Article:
Emerging-market stocks capped the biggest weekly drop in six as tension in Ukraine escalated. The ruble and Russian bonds slid after a surprise interest-rate increase failed to offset a Standard & Poor’s rating cut.

Yields on Russian bonds maturing in 2027 climbed to a six- week high as Bank Rossii raised its one-week auction rate to 7.5 percent from 7 percent. The ruble lost 0.7 percent versus the dollar, while the Micex Index sank for a fifth day. Stocks in Turkey, China and South Korea declined at least 1 percent. Taiwan Semiconductor Manufacturing Co. led the Taiex Index to a 1.9 percent slump as a technology gauge fell from a record.

The MSCI Emerging Markets Index sank 0.9 percent to 995.33 at 1:55 p.m. in London, the lowest since April 1. The gauge has fallen 1.6 percent this week on concern over China’s economic slowdown and as a truce to ease tension in Ukraine unraveled. Russia’s sovereign-debt rating was cut to the lowest investment grade at S&P, with a negative outlook.

“What we’re seeing now is a pretty permanent exodus from Russia and it will be very difficult for the Russian central bank to fight it, because a consequence of this is a further drop in economic activity,” Lars Christensen, chief emerging- market analyst at Danske Bank Danske Bank A/S in Copenhagen, said by phone. “It’s very clear that the central bank is very much between a rock and a hard place; they frankly seem quite desperate in their actions.”


Russia’s rate decision was a surprise to 22 of 23 economists in a Bloomberg survey who forecast no change. The move came after S&P cut the country’s rating to BBB- from BBB, the first downgrade since December 2008. Economic growth in Russia is set to slow to 1 percent this year, the lowest since a contraction in 2009, according to the median of 40 forecasts compiled by Bloomberg.

The ruble, the second-worst performing currency among developing nations this year after the Argentinian peso, fell to 36.0295 per dollar. The Micex Index sank as much as 1.7 percent, before trimming losses to 0.9 percent.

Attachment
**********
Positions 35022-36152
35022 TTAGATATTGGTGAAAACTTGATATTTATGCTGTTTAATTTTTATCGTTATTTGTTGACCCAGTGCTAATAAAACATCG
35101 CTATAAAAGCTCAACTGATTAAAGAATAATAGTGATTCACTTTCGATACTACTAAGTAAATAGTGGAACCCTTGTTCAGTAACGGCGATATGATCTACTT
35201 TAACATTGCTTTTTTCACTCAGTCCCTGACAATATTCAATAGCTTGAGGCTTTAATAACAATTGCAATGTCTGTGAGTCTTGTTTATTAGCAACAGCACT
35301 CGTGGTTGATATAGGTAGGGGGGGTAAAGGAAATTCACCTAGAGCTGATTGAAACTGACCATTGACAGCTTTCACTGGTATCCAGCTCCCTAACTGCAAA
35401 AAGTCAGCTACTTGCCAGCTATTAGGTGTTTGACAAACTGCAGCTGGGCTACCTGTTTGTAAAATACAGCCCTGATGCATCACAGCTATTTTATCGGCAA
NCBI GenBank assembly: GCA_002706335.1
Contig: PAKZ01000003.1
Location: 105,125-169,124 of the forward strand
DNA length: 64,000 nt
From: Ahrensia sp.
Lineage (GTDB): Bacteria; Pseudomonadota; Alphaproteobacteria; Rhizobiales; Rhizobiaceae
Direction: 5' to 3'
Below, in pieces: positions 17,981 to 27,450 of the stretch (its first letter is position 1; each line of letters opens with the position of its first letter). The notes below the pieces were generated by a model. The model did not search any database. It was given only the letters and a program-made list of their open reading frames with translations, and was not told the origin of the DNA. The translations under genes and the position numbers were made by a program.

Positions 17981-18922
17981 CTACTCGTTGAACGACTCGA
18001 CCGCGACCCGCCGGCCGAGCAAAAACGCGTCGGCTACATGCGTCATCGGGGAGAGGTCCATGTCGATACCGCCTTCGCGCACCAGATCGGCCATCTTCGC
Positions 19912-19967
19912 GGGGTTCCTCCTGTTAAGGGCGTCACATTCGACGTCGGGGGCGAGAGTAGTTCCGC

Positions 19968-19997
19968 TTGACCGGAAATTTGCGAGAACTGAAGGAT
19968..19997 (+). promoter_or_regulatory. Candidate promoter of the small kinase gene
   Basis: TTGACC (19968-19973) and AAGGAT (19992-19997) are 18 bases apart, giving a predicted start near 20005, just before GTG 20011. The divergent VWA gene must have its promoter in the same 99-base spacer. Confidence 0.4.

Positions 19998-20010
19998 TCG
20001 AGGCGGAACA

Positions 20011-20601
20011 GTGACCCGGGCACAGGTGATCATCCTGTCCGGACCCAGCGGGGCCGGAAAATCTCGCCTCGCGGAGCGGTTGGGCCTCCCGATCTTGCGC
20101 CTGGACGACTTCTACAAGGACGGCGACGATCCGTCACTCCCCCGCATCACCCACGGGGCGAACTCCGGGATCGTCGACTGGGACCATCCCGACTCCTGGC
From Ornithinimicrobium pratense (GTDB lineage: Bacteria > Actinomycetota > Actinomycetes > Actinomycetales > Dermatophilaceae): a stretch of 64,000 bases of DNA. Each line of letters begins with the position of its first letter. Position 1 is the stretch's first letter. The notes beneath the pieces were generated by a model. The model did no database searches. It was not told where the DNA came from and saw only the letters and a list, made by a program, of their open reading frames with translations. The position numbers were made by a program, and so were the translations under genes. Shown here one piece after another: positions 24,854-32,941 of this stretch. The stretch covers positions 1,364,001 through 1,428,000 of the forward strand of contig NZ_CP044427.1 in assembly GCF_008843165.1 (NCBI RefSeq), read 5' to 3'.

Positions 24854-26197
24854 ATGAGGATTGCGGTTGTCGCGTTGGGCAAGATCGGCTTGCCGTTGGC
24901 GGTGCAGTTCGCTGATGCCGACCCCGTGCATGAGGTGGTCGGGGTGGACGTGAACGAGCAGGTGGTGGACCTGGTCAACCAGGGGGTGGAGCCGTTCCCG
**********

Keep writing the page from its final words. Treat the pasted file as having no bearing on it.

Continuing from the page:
U.S. Secretary of State John Kerry warned that Russia is running out of time to comply with an accord to ease tensions in Ukraine. OAO Gazprombank executives are preparing Russia’s third-largest lender for possible sanctions as the Obama administration considers its response to escalating pressure in Ukraine, according to two people with knowledge of the deliberations.


The emerging-markets gauge has fallen 0.8 percent this year and trades at 10.4 times projected 12-month earnings, data compiled by Bloomberg show. The MSCI World Index has gained 1.2 percent in the period, and is valued at 14.8 times.

All 10 industry groups in the developing-nation gauge dropped, led by technology and consumer-discretionary companies. The Taiex tumbled the most in 11 weeks on concern the opening of a planned nuclear plant will be delayed.

China Petroleum and Chemical Corp. dragged the Hang Seng China Enterprises Index to a one-month low after fellow refiner PetroChina Co. reported a profit decline. The Shanghai Composite Index slid 1 percent as the nation’s biggest liquor maker reported slowing profit growth.

The yuan sank to the lowest level since October 2012 on signs a slowdown in the world’s second-largest economy is deepening. South Korea’s Kospi Index lost 1.3 percent.

The premium investors demand to own emerging-market debt over U.S. Treasuries rose 0.02 percentage point to 295 basis points, according to JPMorgan Chase & Co.